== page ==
If your landscaping tends to look tired when August and September roll around, it's time to look into growing some late summer flowering shrubs. Some of these bushes begin blooming earlier in the year but have good staying power, continuing to blossom into September (or even beyond). Others are simply late bloomers. Either way, they're critical allies to have at your disposal if you value continuous sequence of bloom.
Do any of the shrubs listed below catch your eye? Want more detailed... information about them? No problem. Simply click its photo. This will bring you to an article devoted to growing that particular plant.
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This rose bush begins blooming in my zone-5 landscape in late May. So why do I list it as one of my late summer flowering shrubs? Well, it does double-duty, qualifying not only for the present list, but also as a bush that blooms in early summer. Candy Oh! blooms pretty much non-stop throughout the summer. It is one shrub that you can count on to inject color into your landscaping during June, July, August, September, and -- assuming you avoid a frost -- even into October.
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You probably know that butterfly bush is in an elite class when it comes to drawing butterflies (heck, with a name like that, how could it not?), along with butterfly weed and common milkweed. You probably also know that it's an invasive plant in some regions. So what you need to find out now is whether it's considered invasive in your own particular area. Master Gardeners who live in your region can answer that for you; join me on Facebook, where I have conversations daily with Master... Gardeners from all over North America.
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Some rose of Sharons have powder blue flowers (photo), and the aptly named Blue Chiffon is one of them. Its color is not as blue to my eye as is bluebeard (see below), though. You may be more impressed by the fact that it's a double flower.Continue to 5 of 10 below.
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The botanical name of rose of Sharon (above) is Hibiscus syriacus. There's another type of Hibiscus that is hardy in many Northern zones, but it's not as widely grown as is rose of Sharon. I'm talking about Hibiscus moscheutos. This bush is known for its enormous flowers -- so big that the shrub has acquired the nickname "dinner-plate hibiscus."
06 of 10Variety is the spice of life, and bluebeard (Caryopteris) furnishes you with a different look in your landscaping. Unlike the other bushes on my list of late summer flowering shrubs, this one has fluffy flowers, giving the plant a soft appearance. As indicated by my photo (left), the shrub draws bees.
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It is tempting to classify PeeGee hydrangea as a tree, but the experts call it a shrub. Either way, due to its size and the abundance of its flower heads, you cannot miss this plant in the late summer landscape. It's commonly grown in cemeteries, but don't let that fool you: this bush will breathe new life into your yard in August, September and into the fall months.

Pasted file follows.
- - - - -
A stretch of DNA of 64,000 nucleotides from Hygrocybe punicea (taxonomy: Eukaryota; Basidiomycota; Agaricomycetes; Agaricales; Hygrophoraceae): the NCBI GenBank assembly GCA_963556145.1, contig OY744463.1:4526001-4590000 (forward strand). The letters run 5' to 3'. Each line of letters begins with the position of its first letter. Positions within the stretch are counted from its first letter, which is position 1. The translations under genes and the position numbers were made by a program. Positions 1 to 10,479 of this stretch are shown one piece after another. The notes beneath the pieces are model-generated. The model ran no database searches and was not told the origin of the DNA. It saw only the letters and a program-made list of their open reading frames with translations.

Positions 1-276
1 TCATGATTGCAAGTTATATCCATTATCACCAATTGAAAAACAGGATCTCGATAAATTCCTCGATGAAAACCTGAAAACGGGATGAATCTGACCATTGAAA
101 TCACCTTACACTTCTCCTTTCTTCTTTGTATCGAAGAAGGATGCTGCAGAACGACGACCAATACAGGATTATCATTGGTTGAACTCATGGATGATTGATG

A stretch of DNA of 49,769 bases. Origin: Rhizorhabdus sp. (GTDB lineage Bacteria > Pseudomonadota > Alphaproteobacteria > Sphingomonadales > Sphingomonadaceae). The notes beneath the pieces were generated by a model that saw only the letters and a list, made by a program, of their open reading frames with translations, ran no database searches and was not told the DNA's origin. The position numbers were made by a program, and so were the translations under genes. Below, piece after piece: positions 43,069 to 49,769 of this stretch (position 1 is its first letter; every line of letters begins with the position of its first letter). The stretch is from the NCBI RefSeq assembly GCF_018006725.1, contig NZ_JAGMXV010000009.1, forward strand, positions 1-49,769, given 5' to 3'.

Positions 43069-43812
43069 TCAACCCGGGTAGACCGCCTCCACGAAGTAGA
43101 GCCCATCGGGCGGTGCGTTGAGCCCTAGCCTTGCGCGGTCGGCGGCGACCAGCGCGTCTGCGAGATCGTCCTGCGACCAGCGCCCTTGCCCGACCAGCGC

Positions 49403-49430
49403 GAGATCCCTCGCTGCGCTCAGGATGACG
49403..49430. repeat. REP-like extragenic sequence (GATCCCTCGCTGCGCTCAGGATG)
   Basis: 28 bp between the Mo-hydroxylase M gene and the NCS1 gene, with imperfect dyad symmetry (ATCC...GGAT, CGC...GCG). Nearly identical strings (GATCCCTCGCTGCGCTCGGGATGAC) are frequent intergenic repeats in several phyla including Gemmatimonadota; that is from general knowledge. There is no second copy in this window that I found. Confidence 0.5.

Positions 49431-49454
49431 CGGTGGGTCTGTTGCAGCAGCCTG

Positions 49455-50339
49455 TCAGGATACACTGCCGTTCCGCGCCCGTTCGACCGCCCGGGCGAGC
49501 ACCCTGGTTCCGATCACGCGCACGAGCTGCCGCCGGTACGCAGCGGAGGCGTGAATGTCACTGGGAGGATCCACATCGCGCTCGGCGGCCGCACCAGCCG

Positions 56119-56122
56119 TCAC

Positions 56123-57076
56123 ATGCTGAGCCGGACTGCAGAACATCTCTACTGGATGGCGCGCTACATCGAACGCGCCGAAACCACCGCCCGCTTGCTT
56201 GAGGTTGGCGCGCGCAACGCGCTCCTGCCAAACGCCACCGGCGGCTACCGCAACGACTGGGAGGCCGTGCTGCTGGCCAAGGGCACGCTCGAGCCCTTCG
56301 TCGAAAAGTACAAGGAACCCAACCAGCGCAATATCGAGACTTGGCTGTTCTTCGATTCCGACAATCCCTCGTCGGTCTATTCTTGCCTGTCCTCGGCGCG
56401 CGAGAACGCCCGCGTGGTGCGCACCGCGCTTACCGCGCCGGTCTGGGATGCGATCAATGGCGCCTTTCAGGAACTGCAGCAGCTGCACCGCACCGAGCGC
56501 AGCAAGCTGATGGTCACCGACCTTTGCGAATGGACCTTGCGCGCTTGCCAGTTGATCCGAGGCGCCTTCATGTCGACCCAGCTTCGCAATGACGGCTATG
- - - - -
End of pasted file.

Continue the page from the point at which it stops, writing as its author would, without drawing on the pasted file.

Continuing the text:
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Just as PeeGee hydrangea shrub is easily mistaken for a tree, Russian sage is widely spoken of as a perennial in everyday parlance. But it is, technically, a shrub -- and another good late summer flowering shrub for those of you desperate for color in August and September. As one of the plants with silvery leaves, its foliage may be even more valued than its flowers. Oh, and if you don't care much for landscape maintenance (who does?), rest assured that this bush won't be much of a... hassle.Continue to 9 of 10 below.
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For the final two entries on the list we're going to think outside the box a bit. One way to gain additional options for late summer color in the Northern landscape is to make use of tropical flowers, and angel's trumpet is one of the more spectacular. One year we grew ours in the compost pile and were rewarded with 175 of its large, trumpet-shaped blooms (yes, all at one time!) the third week in August. Because angel's trumpet is not cold-hardy in zone 5, we have to overwinter it in... the basement, just as we store dahlias away for winter, for example.
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Crape myrtle is another out-of-the-box pick for Northern landscaping. It's hardy enough to survive winter in my zone-5 landscape, but its growth is stunted in comparison to the way it grows in the Southeast. Indeed, we bought ours while traveling through South Carolina (U.S.). In these warmer regions, crape myrtle is very popular and grows as a tree. But when we returned home to New England with ours, we were quite happy to settle for growing it as a late summer flowering shrub. For while... its roots survive the winter's cold here, the above-ground growth entirely (or largely) dies back.